Two-time Olympic medalist Laurie Hernandez was the keynote speaker of the seventh annual Diversity, Equity and Inclusion conference.
Webster hosted the seventh Annual Diversity, Equity and Inclusion Conference on March 1 and 2. There were many speakers scheduled for this year including Webster students, local T.V. newscasters and keynote speaker Laurie Hernandez, who is a two-time Olympic medalist.
One thing Hernandez spoke on during the conference was mental health and the struggles she went through to get to where she is now. She highlighted the best piece of advice she remembers receiving during the conference.
“Try being your favorite self rather than your best self,” Hernandez said.
At 21 years old, Hernandez has won a gold and silver medal at the 2016 Rio Olympics, has written two books and was the youngest person to win the Mirrorball Trophy on “Dancing with the Stars.”
“It [felt] pretty good, you know,” Hernandez said. “It’s tough because age is not something you can control but it also feels nice that the cards played in my favor and I also got the perfect partner.”.
She mentioned she wants to go to college and has already started applying. She enjoys screenwriting and acting because she said it is a good way to let her emotions go and enjoys doing it.
She openly spoke about mental health and gave real life experiences about her struggles. She mentioned crying as an outlet and taking time to be alone so she isn’t “go, go, go”.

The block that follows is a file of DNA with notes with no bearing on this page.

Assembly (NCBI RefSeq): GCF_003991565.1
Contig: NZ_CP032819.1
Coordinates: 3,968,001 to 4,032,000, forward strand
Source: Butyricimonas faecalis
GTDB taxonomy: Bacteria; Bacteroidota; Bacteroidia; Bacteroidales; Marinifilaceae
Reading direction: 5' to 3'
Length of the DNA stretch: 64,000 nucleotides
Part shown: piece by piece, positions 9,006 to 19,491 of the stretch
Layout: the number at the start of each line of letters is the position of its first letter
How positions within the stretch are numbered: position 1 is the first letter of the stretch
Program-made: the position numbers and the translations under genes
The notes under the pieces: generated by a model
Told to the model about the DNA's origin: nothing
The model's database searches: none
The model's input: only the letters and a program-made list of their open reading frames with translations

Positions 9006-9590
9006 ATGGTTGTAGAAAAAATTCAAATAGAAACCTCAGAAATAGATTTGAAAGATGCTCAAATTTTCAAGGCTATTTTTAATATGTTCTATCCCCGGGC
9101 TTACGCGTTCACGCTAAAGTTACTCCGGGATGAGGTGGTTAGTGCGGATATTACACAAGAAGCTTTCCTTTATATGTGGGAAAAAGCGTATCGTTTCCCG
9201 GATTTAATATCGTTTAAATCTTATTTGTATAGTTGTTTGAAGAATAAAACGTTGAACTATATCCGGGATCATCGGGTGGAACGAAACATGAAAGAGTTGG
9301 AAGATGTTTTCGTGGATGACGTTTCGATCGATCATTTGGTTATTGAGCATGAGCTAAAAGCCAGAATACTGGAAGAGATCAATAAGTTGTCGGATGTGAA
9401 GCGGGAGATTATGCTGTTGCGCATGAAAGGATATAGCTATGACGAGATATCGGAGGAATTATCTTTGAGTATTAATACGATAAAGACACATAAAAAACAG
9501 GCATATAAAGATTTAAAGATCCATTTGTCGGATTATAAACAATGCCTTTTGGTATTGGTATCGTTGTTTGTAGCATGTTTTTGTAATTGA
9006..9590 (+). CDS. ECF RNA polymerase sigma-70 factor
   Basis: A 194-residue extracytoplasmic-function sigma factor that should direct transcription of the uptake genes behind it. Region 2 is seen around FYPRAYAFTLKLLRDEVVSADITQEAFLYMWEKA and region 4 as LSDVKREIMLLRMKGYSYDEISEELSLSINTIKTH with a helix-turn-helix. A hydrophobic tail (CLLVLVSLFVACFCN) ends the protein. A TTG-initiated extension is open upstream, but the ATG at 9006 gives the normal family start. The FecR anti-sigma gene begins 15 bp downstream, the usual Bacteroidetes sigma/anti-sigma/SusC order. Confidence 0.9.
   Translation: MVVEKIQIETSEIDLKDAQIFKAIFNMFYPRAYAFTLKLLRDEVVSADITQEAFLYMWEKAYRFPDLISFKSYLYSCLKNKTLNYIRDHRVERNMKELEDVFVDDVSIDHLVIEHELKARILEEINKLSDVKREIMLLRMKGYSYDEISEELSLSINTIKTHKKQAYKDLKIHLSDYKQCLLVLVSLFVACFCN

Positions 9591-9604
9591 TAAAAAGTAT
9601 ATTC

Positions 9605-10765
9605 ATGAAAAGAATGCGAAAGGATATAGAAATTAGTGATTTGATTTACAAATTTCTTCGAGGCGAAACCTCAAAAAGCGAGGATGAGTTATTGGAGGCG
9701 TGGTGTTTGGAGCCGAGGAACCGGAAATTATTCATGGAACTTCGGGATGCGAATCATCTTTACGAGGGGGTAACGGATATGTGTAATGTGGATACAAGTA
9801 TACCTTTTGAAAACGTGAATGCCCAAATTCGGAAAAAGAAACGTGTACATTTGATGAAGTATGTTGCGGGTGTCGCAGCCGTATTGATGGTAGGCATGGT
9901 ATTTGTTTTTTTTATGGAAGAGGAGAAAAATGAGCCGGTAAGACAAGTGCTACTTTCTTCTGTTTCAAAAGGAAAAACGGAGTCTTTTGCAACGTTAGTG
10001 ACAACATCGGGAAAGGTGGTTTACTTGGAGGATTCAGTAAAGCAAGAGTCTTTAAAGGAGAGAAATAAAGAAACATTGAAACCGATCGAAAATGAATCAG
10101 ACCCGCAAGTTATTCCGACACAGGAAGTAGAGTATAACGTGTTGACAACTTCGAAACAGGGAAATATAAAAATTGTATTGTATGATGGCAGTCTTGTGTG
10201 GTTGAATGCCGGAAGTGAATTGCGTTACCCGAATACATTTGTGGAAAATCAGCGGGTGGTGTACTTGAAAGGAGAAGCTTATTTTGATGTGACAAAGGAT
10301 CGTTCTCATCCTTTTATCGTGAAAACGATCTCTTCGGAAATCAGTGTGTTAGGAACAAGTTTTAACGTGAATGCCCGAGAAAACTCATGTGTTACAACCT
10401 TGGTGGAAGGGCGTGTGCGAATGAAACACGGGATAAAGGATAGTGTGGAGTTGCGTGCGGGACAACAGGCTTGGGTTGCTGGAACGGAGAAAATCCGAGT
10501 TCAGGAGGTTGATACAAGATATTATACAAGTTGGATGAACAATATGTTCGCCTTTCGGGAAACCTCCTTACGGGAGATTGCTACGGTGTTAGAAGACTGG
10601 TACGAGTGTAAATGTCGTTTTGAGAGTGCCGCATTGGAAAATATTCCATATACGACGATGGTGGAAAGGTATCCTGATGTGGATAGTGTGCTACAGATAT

Hernandez also mentioned how burnout isn’t necessary to realize you are doing too much. Another point she touched on was the meaning and importance of boundaries.
“A boundary is a bridge,” Hernandez said. “You can either walk it or burn it.”
Another point she touched on was competition.
“When you stop giving energy to your competitors, you give more energy for yourself,” Hernandez said.
Although there was some competition between her and her teammates, Hernandez said they formed a bond. She shared a story about how fellow olympian Aly Raisman was her first guest at her new place in Brooklyn.
On more of a personal note Hernandez mentioned ways that help her.
“If you can get into therapy, that’s really what helped me,” Hernandez said. “Because sometimes there comes a point where it is very helpful to journal and talk to friends, but to whatever degree a professional of course will always be best, and you have someone to guide and you have someone to help understand what progress looks like.”
Kendra Holmes was another health-related speaker from the conference. Holmes got promoted on March 1 to the CEO of Affinia Healthcare. She spoke about the lack of opportunities for minorities and the healthcare they receive.
“A good person cares for their children,” Holmes said. “A great person cares for all children. That is what healthcare should be.”
According to Holmes, Black Americans make up 14% of the country and yet there is not equal opportunity in healthcare overall. She also mentioned the difference between healthcare and quality healthcare. There aren’t as many opportunities for African Americans to get quality healthcare.
“Diversity, equity and inclusion, I believe – at the end of the day – means a level playing field,” Hernandez said.
Garrett Dohlke, a junior at Webster, talked about how DEI means everybody needs representation. He said a big part of doing so is listening to voices of minorities and those who are oppressed.
“As a white man, I recognize that my role can also be to listen and learn from these conversations,” Dohlke said. “In order to learn about diversity, you have to live it. Find ways to diversify your everyday life. Search for perspectives and life experiences that are different from yours. Diversity really isn’t a subject you can read a book on, you have to actually practice it.”
With another day ahead, there are still tickets. Tickets can be found on https://events.bizzabo.com/380073.